A company will apply for a patent for several reasons. The patent can provide a barrier to a competitor trying to enter a new market. It can protect the company from competitors who may try to use the research that company has done without paying a license fee. Some companies may not actively use the patents, but they can make money off the patents by licensing them. Patents can be a source of pride – listing all the patents a company has applied for is equivalent (in certain industries) to beating your chest.

But there is a catch: you have to be able to prove that the patent is being violated. For example, suppose you have an innovative new manufacturing process. This process is an intermediate step that deposits certain chemicals on the product, and later that layer is removed. This process saves money and improves the product, but technically there is no real way to prove that you do it. Because of that, your competitors could use the same process (that they read about in your patent application) and claim that they do not do that. Short of going into their manufacturing facility, you can't prove it. So, your company might be better off just classifying it as a trade secret and not patent it.

A similar conundrum can apply with test methods. You have a new way to test your product. It's clever, it saves money, it's faster. But how can you prove your competitors test their products that way?

This is something that I'm wrestling with right now. The only saving grace is that if this is the only way to reasonably test the product, then I can probably apply for the patent. We'll see.

Tuesday, September 4, 2007

There is no "test engineering" major

To my knowledge there is no "Test Engineering" degree offered by any reputable 4 year college. In fact, I doubt that most test engineers went to college planning on being a test engineer. Of the many test engineers I've known, their degrees have been in EE, Physics, CS, and ME - that list is roughly in numerical order as well. Are college students aware of test engineering as a specific position? Probably not.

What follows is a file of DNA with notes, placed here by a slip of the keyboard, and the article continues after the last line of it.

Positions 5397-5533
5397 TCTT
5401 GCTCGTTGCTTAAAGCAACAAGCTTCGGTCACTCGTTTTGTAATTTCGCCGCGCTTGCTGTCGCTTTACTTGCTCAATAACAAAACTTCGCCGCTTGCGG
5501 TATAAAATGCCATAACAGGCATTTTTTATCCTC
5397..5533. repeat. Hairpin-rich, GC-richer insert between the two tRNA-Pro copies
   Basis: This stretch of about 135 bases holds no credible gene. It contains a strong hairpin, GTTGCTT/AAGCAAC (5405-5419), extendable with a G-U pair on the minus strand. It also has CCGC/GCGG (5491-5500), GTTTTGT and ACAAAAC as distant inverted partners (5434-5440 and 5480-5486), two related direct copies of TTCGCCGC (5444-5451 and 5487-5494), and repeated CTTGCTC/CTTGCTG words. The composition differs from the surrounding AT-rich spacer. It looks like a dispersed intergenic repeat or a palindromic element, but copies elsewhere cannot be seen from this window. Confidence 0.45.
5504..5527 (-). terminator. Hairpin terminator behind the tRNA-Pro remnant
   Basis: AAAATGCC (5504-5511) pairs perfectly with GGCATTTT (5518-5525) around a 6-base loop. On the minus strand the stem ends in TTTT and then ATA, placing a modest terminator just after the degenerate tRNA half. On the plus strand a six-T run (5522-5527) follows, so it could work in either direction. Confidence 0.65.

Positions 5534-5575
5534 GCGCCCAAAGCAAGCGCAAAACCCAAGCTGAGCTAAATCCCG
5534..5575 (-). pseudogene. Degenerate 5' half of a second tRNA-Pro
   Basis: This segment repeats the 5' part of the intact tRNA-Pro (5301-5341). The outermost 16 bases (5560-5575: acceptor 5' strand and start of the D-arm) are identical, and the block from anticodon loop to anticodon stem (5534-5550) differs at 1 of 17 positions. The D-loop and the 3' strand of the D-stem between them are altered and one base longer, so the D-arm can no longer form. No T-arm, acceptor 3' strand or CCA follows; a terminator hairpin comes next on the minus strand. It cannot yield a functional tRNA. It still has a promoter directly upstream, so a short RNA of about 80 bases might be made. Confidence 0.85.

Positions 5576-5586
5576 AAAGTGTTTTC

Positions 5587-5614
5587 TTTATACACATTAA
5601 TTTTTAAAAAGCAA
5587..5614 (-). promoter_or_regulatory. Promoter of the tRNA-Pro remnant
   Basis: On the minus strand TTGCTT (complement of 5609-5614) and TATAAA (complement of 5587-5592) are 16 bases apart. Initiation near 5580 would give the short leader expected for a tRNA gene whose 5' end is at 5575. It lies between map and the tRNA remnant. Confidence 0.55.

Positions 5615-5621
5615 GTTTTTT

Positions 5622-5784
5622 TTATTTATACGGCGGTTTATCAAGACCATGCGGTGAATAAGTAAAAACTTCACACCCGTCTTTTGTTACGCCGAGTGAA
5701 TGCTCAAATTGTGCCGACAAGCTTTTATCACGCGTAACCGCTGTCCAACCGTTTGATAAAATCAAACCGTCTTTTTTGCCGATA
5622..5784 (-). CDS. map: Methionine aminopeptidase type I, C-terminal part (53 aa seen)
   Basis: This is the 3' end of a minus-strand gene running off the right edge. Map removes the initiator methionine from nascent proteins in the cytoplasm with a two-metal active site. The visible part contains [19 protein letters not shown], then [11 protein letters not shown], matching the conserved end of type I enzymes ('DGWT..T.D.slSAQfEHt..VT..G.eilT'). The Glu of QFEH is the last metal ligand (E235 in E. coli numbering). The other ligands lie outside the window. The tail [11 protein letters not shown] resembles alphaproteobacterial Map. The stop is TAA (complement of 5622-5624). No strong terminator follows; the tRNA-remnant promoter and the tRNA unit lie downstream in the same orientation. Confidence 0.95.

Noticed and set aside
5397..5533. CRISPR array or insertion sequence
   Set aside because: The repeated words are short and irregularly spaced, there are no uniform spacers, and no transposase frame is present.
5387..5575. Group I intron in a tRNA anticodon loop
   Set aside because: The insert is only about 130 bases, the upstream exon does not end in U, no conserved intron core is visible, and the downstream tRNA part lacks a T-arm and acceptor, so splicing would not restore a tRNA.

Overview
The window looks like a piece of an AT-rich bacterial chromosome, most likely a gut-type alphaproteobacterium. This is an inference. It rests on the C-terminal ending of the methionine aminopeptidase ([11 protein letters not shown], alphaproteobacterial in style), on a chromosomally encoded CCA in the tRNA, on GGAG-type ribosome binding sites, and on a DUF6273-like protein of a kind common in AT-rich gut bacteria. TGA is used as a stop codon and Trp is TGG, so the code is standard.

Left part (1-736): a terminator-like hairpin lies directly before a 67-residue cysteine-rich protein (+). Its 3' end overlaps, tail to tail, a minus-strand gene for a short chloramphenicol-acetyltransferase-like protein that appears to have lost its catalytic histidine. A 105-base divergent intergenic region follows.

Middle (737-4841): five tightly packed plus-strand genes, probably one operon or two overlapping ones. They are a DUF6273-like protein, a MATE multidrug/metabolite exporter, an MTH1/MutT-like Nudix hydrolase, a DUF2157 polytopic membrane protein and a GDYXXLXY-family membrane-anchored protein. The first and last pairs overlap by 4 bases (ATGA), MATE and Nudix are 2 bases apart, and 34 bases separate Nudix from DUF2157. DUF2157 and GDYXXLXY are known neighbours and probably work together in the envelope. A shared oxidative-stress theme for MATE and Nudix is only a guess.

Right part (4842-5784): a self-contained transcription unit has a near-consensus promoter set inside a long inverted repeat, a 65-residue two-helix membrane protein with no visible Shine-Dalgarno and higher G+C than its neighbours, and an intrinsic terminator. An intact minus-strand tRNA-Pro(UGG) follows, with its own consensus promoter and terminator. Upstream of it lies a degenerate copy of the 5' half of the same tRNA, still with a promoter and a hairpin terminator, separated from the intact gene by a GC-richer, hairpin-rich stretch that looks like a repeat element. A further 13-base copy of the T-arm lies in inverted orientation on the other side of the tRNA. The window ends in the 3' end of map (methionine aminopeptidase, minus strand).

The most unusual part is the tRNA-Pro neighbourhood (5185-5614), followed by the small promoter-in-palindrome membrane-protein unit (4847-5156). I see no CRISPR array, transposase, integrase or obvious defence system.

This is different if they are CS majors. In that case, they've probably been exposed to software testing theories in classes. There are scores of books, websites, and blogs on the subject. They may have even interned as a SQA (software quality assurance) engineer. I've met Microsoft testers, and they've said that most programmers hired start out in a testing position before they do anything else.

But I think hardware testing is a lot more dependent on exactly what you are testing, so the nature of it is harder to teach in a classroom setting. Yes, there are a few books that present an overview of the subjects (like Test Engineering: A Concise Guide to Cost-effective Design, Development and Manufacture by O'Connor), but it's just an overview. You'll get exposure to the basic tools (oscilloscope, DAQ cards, etc) in EE classes. You may learn about statistical methods in a stats class or industrial engineering class. But to really learn about the specifics of testing in a certain field, then you have to dig into the details. For example, you'll never learn about the details of fiber optic testing in an undergraduate class. You either learn that on the job or maybe from a book (like the excellent Fiber Optic Test and Measurement by Derickson).

Of course, what you major in during college is not necessarily a predictor of what you'll do in life. I once worked with a manager of the Integrity Program for the F-22 at Lockheed Martin in Ft. Worth, TX. It was a fairly prominent engineering position with a good deal of responsibility. He had a BA in philosophy....